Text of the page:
(Tobar Noafa: Phase 1 of the Mitchel’s Boherbee sustainable community regeneration project)
Tralee Town Council (TCC) is the administrative centre for Tralee (Pop. 2006: 22,714) the capital town of County Kerry and Ireland’s 7th largest town. It is a bustling shopping, tourism, commercial, educational, retail, industrial and services centre, the seat of local government, and a regional transport hub.
Phase 1 of the Mitchel’s Boherbee Regeneration project involved the upgrade of 42 residential units at “Tobar Noafa”, Deane’s Lane in Tralee which was completed in November 2008. Modelled on the SEAI “House of Tomorrow” standards they provide fully accessible accommodation for independent living by the elderly. A target 40% reduction in energy use above the prevailing regulations was set for the dwellings.
Central to the overall project is the renewable wood chip fuelled district heating (DH) system providing all space and hot water needs, in addition a small solar water heating system supplements the hot water production in six of the units . A further six units have a small PV system supplementing the electricity supply. All ground floor units have draft lobbies and most bathrooms and kitchens are naturally ventilated. Heat recovery ventilation systems are being trialled in a further six units. Insulation levels were increased and stringent airtighteness standards were set for the builders to achieve. The average BER rating achieved is B2 / B3.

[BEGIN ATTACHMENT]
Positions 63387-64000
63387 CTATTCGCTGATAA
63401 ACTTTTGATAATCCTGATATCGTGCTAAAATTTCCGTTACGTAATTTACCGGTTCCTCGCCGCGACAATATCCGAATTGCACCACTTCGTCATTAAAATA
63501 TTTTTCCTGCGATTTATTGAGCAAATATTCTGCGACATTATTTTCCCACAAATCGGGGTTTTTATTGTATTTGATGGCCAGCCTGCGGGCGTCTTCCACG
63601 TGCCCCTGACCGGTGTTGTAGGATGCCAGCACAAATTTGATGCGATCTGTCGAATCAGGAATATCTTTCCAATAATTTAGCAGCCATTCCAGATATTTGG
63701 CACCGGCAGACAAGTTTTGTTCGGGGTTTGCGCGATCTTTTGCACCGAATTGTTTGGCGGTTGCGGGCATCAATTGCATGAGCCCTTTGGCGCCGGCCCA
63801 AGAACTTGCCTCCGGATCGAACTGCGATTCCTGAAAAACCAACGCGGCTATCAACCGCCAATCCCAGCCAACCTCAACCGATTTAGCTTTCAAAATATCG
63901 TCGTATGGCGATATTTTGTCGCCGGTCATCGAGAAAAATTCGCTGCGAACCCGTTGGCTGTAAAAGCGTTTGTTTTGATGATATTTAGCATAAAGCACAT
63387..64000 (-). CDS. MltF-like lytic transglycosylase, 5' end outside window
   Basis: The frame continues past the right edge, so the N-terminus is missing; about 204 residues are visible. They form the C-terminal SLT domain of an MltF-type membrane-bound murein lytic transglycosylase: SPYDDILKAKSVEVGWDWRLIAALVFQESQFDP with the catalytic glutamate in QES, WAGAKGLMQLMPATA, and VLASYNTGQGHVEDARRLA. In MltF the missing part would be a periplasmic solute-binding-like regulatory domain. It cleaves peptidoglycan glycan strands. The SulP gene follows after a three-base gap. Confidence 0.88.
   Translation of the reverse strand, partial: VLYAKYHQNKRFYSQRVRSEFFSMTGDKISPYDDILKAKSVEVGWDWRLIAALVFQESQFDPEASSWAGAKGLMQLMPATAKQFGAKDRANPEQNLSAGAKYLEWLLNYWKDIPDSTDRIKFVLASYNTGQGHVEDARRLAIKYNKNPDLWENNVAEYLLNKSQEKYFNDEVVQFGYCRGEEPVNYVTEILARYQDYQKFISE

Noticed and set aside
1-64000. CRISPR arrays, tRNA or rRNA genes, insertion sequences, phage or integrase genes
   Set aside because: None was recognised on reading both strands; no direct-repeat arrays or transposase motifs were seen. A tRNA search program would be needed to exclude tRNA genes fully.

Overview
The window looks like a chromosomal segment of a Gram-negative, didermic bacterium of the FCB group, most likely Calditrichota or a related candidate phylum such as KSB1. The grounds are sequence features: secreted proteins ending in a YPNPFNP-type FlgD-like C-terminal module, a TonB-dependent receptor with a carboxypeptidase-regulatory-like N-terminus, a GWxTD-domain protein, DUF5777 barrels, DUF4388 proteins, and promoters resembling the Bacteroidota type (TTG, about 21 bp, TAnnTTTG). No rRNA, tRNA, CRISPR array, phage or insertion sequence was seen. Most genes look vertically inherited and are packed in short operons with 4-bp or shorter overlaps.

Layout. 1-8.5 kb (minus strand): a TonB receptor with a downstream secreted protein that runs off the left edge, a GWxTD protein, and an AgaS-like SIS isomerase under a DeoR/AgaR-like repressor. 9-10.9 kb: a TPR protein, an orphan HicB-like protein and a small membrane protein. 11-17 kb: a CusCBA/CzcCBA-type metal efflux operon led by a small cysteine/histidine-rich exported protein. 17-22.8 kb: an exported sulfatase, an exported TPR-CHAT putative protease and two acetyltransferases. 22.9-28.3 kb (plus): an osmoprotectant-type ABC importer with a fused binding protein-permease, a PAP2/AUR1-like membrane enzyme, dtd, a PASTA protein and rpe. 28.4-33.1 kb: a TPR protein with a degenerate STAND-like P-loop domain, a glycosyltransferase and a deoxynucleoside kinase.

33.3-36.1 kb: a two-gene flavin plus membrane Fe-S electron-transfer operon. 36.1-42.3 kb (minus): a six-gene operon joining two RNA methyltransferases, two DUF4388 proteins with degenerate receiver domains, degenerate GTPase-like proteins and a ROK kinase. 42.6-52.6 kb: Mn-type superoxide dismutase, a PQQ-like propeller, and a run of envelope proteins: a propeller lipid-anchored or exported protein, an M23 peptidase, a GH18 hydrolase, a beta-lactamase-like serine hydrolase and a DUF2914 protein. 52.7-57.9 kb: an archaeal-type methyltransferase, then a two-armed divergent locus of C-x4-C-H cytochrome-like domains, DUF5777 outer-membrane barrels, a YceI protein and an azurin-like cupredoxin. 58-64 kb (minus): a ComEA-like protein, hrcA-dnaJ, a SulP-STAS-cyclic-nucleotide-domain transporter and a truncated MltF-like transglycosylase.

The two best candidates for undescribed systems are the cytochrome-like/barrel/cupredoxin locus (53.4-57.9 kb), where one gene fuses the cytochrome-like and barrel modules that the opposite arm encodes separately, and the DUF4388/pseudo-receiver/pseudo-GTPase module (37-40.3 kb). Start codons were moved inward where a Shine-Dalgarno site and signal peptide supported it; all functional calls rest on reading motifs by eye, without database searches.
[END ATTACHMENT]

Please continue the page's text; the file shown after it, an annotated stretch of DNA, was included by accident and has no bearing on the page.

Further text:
The district heating system has the capacity to serve the refurbished Convent -Day Care Centre & Residential Units and six additional sheltered units on an adjacent site. An extension to the DH system to supply the adjacent County Library is complete and an to serve an additional 100 residential units and the Primary School is expected to be completed this year.
The DH system is being managed by TCC and “Pay as you use” billing is being introduced on an ongoing basis. Annual energy savings for residents of 37% are expected.
Design and build of air tight high quality housing units for the elderly with low energy costs and addressing fuel poverty – all heated by a renewable fuelled wood fired district heating system. The “Pay as you use” scheme also act as a monitoring system making residence aware of their energy consumption and costs. The district heating system fuel by local wood chip demonstrates the community wide approach providing local employment and security of supply through the support of local industry/small farming sector. The price paid for fuel is linked to fuel moisture content and the hence quantity of heat generated by the fuel. This acts as an incentive for suppliers to provide wood chips with a moisture content of less than 25% and in order to secure higher prices.